Separating complex mixtures of cells, such as those found in a blood sample, can offer valuable information for diagnosing and treating disease. However, it may be necessary to search through billions of other cells to collect rare cells such as tumor cells, stem cells or fetal cells. "You're basically looking for a needle in a haystack," says Sukant Mittal, a graduate student in the Harvard-MIT Division of Health Sciences and Technology (HST).
Mittal and his colleagues at MIT and Massachusetts General Hospital (MGH) have now demonstrated a new microfluidic device that can isolate target cells much faster than existing devices. Such technology could be used in applications such as point-of-care diagnostics and personalized medicine.
The researchers describe their results in the Feb. 21 issue of Biophysical Journal. Other authors of the paper are Ian Wong, a postdoc at MGH and Harvard Medical School (HMS), MIT chemical engineering professor William Deen, and Mehmet Toner, a professor of biomedical engineering at MGH, HMS and HST.
Researchers have used a number of techniques to sort cells based on differences in size, density or electrical properties. However, since the physical characteristics of cells can vary significantly, these techniques risk separating cells incorrectly, leading to an erroneous diagnosis. A more specific way to isolate cells is to use antibodies that latch on to distinctive molecules displayed on the surfaces of the target cells.
However, this selective approach only works if the target cells come into contact with the antibodies designed to capture them. This is unlikely to happen when the cells are moving at relatively high speeds.
"Imagine you're standing on a bridge over a river, and you throw a message in a bottle out in the middle," Wong says. "If the river is moving really slowly, you could imagine that eventually the bottle will drift over to the riverbank and somebody can grab it. But if the river is flowing too quickly, then the bottle is swept downstream without ever approaching the sides."
That's the problem the team needed to solve, Wong says: "Can we steer the bottle toward the riverbank so that it can get caught?" To achieve that, the MIT and MGH researchers designed their device to guide the fluid toward the bottom of the channel as it flows, bringing more of the cells in contact with the antibodies. Key to their new design is the use of a soft membrane with nanoscale pores, which separates two adjacent microchannels.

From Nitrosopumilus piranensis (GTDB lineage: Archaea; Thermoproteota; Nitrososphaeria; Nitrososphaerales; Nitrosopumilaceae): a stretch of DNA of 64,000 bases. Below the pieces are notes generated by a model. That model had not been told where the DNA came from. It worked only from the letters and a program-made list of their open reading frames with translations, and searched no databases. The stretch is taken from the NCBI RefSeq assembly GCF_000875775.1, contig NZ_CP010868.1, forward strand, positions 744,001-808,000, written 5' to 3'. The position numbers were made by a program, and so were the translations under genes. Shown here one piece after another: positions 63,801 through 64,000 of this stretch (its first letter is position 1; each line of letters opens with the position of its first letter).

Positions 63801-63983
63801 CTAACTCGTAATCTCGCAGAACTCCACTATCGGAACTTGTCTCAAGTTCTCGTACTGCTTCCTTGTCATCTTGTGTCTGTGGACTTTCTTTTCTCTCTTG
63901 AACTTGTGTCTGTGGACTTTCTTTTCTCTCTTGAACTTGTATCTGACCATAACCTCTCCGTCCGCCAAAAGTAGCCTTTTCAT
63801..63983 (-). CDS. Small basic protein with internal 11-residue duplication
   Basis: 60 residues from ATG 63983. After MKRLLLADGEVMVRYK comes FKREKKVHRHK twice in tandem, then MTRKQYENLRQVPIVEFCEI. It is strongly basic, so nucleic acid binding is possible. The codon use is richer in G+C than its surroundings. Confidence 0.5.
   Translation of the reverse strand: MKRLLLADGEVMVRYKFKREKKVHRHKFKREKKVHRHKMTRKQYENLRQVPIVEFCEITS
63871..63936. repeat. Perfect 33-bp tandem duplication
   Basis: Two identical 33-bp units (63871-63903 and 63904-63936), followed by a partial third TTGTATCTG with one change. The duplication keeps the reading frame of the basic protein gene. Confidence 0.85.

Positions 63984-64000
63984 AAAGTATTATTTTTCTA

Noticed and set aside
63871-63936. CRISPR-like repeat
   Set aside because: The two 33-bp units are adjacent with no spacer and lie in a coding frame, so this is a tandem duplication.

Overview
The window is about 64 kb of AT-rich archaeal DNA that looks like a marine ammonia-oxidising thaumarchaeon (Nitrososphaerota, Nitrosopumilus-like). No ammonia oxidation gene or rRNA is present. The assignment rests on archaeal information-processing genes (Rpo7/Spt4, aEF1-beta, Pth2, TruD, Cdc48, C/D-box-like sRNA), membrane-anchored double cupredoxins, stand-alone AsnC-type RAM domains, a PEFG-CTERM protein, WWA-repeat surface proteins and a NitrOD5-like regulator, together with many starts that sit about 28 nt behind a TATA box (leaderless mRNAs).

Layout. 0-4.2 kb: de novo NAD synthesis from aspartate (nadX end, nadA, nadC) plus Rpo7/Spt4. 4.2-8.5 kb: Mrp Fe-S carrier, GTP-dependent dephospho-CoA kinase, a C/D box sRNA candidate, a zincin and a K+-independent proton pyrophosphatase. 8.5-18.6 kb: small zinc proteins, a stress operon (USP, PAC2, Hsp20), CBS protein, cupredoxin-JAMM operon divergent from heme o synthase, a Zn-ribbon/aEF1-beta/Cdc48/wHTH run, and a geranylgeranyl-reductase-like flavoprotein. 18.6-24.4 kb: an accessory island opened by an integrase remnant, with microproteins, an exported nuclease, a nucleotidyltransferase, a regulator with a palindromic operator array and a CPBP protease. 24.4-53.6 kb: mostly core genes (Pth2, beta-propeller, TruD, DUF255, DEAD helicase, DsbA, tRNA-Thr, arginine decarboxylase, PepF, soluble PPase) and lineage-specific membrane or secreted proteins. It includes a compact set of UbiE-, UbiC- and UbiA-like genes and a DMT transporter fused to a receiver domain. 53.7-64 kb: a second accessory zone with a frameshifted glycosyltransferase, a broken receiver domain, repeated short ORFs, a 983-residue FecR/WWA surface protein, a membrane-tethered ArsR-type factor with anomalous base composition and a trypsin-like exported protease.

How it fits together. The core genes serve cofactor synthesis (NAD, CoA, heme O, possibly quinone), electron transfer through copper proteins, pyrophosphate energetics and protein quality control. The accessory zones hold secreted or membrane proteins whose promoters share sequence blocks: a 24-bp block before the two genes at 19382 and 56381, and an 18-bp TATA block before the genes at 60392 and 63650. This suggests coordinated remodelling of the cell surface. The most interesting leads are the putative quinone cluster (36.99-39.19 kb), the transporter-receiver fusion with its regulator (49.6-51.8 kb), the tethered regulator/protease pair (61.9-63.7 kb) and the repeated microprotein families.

Cells enter one channel only, and as they flow through the channel, the fluid is rapidly drawn to the porous divider, bringing the cells with it. Fluid can pass into the other channel, but the cells cannot. Once they reach the surface, they start rolling -- slowly enough that target cells have time to attach to the antibodies and get captured, but fast enough to keep the other cells moving. Such rolling behavior is similar to how white blood cells or stem cells selectively "home in" to sites of infection and injury in the body.
Shashi Murthy, an associate professor of chemical engineering at Northeastern University, says the device is simple but very well-designed. "The field of microfluidics is very largely done by experimental trial and error," says Murthy, who was not involved in this research. "One seldom sees as in-depth an analysis, and one so well-grounded in theory."
One potential application for these devices is to isolate cancer cells from patient blood samples. Toner's group has previously shown that the number of circulating tumor cells in the bloodstream correlates with the clinical response to treatment in a given patient, suggesting the potential for personalized medicine for cancer patients.
"Considerable validation and testing will be necessary before this early-stage device can be deployed in the clinic," Toner says. "Nevertheless, this novel approach may enable exciting diagnostic and therapeutic opportunities that are not feasible using existing technologies."
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